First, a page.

An Aug. 6, 2008 (AP) article stated, “ Sometimes villagers go to the Taliban because their courts move faster and appear less corrupt, experts said. But at other times, in Taliban strongholds, people are afraid to turn anywhere else.”

Gates is down playing Taliban strength because in his words “The most important objective for us for 2009 in Afghanistan is a successful election,” Mr. Gates said. “One of the things we talked about his morning was trying to surge as many forces as we can prior to the election, to try and provide a secure environment for the election.”

“Many politicians and party leaders of the country are concerned by the fact that the instability in Afghanistan will negatively affect the election process. The experts say that holding elections in the country is impossible under the situation, when the security is not ensured, and serious measures are not undertaken with regards to the opposition, who speak against the power.”

The election is proceeding. Gates aim is for it to be seen as a being successful. Whether his “spin” that the Taliban is weaker than it is will be an assist is yet to be determined.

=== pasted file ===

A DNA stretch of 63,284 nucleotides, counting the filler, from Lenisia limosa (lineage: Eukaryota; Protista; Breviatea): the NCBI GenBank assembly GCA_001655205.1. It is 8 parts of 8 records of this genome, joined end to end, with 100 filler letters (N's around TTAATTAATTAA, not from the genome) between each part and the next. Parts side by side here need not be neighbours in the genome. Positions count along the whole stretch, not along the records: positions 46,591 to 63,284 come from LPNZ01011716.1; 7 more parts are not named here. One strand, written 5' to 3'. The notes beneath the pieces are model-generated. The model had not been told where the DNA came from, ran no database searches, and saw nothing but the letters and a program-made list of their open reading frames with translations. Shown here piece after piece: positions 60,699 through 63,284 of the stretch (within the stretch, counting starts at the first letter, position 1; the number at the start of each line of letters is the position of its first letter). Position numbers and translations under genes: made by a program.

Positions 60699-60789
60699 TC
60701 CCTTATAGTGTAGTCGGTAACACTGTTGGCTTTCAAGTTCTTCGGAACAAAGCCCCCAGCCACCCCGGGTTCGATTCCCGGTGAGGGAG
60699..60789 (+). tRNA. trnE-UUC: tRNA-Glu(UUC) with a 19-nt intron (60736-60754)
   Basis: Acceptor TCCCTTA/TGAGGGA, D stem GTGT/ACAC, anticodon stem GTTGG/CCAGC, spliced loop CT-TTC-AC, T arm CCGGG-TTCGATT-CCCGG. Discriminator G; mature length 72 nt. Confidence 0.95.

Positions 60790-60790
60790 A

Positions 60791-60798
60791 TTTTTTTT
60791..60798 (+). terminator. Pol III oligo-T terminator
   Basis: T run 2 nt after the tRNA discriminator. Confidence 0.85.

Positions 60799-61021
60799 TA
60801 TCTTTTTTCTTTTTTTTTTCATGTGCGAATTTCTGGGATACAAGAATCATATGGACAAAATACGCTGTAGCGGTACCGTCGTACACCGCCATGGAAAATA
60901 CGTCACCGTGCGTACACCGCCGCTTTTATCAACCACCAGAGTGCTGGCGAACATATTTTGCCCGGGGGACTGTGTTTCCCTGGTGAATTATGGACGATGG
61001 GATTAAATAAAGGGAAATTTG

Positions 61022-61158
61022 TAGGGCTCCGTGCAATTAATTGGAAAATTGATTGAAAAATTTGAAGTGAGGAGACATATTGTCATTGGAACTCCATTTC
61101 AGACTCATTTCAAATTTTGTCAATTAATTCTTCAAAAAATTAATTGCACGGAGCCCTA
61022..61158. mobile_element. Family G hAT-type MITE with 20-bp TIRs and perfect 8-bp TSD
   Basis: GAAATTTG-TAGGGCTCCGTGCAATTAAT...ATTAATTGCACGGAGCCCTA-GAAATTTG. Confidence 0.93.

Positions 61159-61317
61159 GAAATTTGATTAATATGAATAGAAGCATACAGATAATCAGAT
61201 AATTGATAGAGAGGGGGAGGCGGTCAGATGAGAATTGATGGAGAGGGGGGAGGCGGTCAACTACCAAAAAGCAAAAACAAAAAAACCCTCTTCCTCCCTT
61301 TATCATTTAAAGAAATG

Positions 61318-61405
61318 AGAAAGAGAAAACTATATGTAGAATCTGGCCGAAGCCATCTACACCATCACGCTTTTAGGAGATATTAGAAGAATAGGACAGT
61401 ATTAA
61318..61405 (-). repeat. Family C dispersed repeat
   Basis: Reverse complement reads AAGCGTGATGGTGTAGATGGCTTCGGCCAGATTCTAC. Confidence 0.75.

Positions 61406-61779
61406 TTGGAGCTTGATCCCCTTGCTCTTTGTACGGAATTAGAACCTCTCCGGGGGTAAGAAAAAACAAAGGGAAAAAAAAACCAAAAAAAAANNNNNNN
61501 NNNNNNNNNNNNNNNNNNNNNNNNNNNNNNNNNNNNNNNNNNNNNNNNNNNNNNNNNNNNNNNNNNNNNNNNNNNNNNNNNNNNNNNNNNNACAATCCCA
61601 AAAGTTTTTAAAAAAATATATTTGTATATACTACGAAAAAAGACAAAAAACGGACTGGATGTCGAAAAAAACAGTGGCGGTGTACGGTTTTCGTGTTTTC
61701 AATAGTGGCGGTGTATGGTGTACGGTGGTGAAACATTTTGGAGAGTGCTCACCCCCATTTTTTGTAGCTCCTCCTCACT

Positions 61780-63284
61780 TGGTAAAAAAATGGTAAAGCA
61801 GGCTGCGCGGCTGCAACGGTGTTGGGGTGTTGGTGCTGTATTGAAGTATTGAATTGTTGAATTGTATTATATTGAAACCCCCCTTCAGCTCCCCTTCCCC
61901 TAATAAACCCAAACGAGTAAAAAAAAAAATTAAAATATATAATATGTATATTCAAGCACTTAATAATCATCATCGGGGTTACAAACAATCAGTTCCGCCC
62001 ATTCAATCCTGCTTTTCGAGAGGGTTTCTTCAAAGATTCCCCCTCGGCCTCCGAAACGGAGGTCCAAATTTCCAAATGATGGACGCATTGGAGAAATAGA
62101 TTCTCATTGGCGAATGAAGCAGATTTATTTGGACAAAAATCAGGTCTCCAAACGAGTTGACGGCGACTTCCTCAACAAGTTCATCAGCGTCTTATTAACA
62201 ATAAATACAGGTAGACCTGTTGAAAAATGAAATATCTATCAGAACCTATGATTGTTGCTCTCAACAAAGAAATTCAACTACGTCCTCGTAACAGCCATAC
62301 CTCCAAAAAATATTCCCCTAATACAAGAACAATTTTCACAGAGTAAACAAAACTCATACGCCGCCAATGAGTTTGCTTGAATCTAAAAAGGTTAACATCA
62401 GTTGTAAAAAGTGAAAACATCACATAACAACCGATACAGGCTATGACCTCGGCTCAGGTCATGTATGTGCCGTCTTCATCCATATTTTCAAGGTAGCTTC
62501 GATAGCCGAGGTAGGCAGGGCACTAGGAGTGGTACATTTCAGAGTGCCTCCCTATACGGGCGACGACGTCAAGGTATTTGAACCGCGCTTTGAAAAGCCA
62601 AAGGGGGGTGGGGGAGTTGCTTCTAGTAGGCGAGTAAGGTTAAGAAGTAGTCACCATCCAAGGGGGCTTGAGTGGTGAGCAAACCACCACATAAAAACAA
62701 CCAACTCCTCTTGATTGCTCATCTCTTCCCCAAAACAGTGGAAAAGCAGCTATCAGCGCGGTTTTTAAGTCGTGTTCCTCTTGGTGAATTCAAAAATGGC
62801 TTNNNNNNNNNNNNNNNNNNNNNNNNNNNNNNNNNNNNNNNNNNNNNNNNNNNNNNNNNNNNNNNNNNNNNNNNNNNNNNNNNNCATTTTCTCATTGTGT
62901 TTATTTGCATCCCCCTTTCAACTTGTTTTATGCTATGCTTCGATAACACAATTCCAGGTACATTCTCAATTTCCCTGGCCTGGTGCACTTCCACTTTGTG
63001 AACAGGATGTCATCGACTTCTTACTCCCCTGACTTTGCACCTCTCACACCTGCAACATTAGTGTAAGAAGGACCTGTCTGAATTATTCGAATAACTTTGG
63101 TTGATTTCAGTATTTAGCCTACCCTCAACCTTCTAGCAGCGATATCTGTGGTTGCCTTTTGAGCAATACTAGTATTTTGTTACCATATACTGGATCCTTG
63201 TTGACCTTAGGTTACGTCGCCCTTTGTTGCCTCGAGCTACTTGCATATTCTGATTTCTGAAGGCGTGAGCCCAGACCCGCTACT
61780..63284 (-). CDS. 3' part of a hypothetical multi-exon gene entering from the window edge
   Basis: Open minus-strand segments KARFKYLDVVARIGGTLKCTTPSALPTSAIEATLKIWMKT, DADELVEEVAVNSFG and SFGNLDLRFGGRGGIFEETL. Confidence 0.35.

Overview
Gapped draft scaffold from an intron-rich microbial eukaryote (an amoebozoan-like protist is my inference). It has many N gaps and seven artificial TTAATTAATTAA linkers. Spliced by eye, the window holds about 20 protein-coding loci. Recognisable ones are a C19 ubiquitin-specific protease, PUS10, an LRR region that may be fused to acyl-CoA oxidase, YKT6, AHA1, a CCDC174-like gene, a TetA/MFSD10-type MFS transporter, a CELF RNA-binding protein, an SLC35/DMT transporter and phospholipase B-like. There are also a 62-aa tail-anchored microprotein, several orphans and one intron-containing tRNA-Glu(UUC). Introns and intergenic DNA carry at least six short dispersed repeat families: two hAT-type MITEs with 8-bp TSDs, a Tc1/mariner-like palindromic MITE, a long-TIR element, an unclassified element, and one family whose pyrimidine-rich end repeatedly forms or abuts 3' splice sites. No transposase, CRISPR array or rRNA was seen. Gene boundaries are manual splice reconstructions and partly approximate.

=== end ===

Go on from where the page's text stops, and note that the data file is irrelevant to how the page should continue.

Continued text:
– Joe Hueglin, former PC MP, 
Niagara Falls,


Is Pristine Power exec misleading public?

Harvie Campbell, an industry insider with Pristine Power, wrote in a Vancouver Sun guest editorial Nov. 21 that BC buys expensive peaking power at spot market prices, which is not true. We buy coal and nuclear power from Alberta and Washington when it is cheap at night and resell it to California the next day, during peak demand, when we can make an average 500% profit in less than 24 hours.

He uses numerous statements to justify privatizing of BC Hydro. We have been making as much as $500 million a year reselling imported power. The position Harvie takes is based on the same lie that BC Energy Minister Richard Neufeld keeps repeating to convince us we MUST develop private power.

When we check the figures we find these people are wrong. While coal and nuclear are dirty and unsustainable, they are not uneconomical as Harvie Campbell and the BC government are claiming.

It must be repeated of course that the BC Liberals passed legislation to put BC Hydro out of business regarding new power projects, now bein built by private concerns at much higher prices. Accenture, BCTC, Powerex, and the private power projects are all designed to move BC Hydro to privatization.

When the governor of California was here recently it was to buy our power, not for some insignificant but high profile hydrogen highway. PG&E spent $16 million alone, planning how to move more BC power to California.

– A.B. Hansen,
Vancouver, BC